vegetable protein

Disclaimer: this is not a rah rah meat post. I love meat. I also love vegetables.

So, I normally don’t bite on stupid facebook memes, but this one is so egregiously stupid I had to comment — especially because nutrition is a pet topic/peeve of mine. So this image is floating around facebook:

veggies

So, you don’t have to be a nutritional expert to get the impression these numbers are … amiss. Cucumbers? 24% protein? So, I can’t pretend to know where they got these numbers, but the numbers for beef, chicken and egg are accurate, as a calculation of % protein by weight. So I fixed the image using that as a calculation for the vegetables:

veggies_fixed1

These are a little off in some regards — I used small gram amounts, so some figures yielded 0g when really there’s some fractional amount. Also, to be fair, using percentages by weight doesn’t really mean anything. What you should really look at is percentage by kilocalorie content. So here’s the real version fixed:

veggies_fixed2

Spinach is awesome. This is why I eat bales of it. I think my favorites on this list are cucumbers, which have hardly any protein at all. That, and parsley. Listing parsley on a protein content infographic is hilarious. I would love to watch someone eat enough parsley to get their RDA of protein.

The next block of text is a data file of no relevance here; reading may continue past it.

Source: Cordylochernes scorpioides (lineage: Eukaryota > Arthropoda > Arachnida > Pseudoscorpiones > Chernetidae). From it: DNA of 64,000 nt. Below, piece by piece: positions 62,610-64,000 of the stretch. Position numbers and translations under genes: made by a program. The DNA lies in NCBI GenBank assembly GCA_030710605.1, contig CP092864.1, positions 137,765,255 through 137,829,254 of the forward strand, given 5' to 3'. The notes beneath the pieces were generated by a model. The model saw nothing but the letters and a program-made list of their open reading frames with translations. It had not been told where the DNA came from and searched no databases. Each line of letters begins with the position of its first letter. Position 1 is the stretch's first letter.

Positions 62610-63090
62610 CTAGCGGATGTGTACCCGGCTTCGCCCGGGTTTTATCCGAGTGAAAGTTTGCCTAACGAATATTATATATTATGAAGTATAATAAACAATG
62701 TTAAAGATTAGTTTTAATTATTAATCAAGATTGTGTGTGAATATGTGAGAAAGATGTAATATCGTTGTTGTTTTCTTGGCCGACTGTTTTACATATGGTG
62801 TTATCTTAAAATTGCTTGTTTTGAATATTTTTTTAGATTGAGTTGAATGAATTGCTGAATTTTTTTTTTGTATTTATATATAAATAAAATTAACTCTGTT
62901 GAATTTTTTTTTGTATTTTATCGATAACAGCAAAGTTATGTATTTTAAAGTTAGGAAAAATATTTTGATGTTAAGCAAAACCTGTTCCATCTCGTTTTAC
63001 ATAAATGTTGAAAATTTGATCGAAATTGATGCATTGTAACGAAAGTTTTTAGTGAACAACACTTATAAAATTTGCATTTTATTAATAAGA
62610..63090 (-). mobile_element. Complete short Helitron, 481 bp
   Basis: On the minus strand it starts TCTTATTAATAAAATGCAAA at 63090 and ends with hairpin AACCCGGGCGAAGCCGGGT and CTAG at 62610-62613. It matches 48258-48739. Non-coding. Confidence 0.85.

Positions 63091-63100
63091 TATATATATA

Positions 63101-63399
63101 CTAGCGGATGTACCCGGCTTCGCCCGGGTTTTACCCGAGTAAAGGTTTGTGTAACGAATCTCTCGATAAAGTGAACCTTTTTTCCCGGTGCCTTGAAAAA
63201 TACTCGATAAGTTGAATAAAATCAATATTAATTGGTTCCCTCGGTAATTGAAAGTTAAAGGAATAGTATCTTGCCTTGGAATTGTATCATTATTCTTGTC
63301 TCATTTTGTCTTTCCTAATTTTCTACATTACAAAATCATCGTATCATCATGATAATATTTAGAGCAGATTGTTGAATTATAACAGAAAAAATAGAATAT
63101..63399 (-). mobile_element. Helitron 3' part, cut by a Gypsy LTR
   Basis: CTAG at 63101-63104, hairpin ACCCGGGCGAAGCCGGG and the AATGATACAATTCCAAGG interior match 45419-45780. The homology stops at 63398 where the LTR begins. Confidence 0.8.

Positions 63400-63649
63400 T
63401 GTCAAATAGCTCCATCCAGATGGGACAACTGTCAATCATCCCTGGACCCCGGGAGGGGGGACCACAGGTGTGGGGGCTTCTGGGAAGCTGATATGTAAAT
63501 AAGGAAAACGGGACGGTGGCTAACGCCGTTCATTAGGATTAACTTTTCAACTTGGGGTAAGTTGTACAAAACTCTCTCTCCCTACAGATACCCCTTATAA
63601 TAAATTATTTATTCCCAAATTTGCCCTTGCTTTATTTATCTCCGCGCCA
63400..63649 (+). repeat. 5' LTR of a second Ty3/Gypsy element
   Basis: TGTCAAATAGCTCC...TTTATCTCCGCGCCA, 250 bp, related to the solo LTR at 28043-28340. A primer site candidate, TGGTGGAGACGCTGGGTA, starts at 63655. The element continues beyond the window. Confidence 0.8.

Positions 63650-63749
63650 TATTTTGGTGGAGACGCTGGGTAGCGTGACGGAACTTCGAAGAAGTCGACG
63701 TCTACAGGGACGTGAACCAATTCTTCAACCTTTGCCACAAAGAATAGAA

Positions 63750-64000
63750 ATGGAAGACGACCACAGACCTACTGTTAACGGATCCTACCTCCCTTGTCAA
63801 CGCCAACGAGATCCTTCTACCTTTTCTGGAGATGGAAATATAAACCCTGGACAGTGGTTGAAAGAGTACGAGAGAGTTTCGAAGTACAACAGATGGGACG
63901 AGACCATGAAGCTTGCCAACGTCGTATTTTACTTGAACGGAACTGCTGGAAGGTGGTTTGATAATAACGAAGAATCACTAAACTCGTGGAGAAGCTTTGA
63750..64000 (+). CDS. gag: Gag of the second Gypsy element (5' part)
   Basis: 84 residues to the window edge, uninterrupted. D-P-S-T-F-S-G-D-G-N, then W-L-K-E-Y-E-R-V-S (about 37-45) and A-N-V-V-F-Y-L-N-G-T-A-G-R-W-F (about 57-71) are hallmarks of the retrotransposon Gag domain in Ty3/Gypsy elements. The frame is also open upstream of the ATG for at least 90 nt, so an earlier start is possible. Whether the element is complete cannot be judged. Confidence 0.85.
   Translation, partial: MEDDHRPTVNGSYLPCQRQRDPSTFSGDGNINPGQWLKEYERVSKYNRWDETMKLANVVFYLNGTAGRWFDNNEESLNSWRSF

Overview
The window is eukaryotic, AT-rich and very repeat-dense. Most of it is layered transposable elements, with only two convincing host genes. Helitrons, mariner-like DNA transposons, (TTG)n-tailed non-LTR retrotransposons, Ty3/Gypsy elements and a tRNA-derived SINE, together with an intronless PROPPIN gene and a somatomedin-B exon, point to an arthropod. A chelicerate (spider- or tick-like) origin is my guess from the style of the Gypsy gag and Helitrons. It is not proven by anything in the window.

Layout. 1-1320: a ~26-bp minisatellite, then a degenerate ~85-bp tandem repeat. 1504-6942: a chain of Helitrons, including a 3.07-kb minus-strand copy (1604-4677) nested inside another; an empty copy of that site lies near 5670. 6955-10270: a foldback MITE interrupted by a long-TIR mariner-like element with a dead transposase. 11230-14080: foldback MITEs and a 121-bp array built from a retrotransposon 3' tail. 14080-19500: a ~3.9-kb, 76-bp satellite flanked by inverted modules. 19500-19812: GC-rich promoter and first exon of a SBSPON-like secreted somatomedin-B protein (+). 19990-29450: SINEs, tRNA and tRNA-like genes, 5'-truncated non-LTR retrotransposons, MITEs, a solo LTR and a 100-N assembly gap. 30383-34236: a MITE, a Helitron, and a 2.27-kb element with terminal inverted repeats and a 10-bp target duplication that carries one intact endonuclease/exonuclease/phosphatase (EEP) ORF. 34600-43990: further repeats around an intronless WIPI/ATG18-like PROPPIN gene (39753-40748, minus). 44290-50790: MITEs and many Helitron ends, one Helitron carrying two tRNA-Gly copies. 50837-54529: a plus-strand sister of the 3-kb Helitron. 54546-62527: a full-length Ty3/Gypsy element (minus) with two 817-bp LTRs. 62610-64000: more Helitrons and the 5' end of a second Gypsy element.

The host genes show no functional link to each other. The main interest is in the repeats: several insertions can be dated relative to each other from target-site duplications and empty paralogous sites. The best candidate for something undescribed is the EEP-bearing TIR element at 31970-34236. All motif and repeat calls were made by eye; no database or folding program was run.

• RachelW

    Values can all be looked up at http://ndb.nal.usda.gov/ndb/search/list – easiest way to understand as a percent is to look at the value in grams per 100g column, which yields 12.58g/100g (or 12.58%) for a boiled egg, 28.5 for beef tenderloin, 2.82 for broccoli, and .65 for cucumber (w peel).

  • Susrs

    Excellent!

  • http://www.facebook.com/kateoneill Kate O’Neill

    I see how they arrived at the 49% for spinach. In the USDA listing for raw spinach (http://ndb.nal.usda.gov/ndb/foods/show/3151?fg=Vegetables+and+Vegetable+Products&man=&lfacet=&format=&count=&max=25&offset=&sort=&qlookup=spinach), it shows that there are 23 kilocalories of energy and 2.86 g of protein per 100 g. Since the energy density of protein is 4 kcal/gram, they would have multiplied 2.86 g of protein by 4 kcal/gram to get 11.44 kilocalories, and then divided that into 23 kilocalories to get .497, or 49.7% of the kilocalories represented are from protein.

    Having said that, though, I haven’t validated the rest of the list, so I cannot vouch for the relative percentages.

    • cwage

      Yeah, spinach is the only one that was close.. mmm, spinach.

      • http://www.facebook.com/kateoneill Kate O’Neill

        Well, some of the other ones aren’t quite as egregiously wrong as you’re depicting, though, at least by this measure. Using this approach, cucumbers with peel come in about 17.3%. Without peel, about 19.7%. I don’t know how they arrived at 24%, but by this measure their protein content is not 0%.

  • http://fancycwabs.com fancycwabs

    Maybe it’s “percent protein per calorie” instead of “percent protein per unit of weight” in which case cucumbers run about 20%. It also explains why they picked low-carb and low-fat vegetables instead of traditional “high-protein” vegetables, like legumes.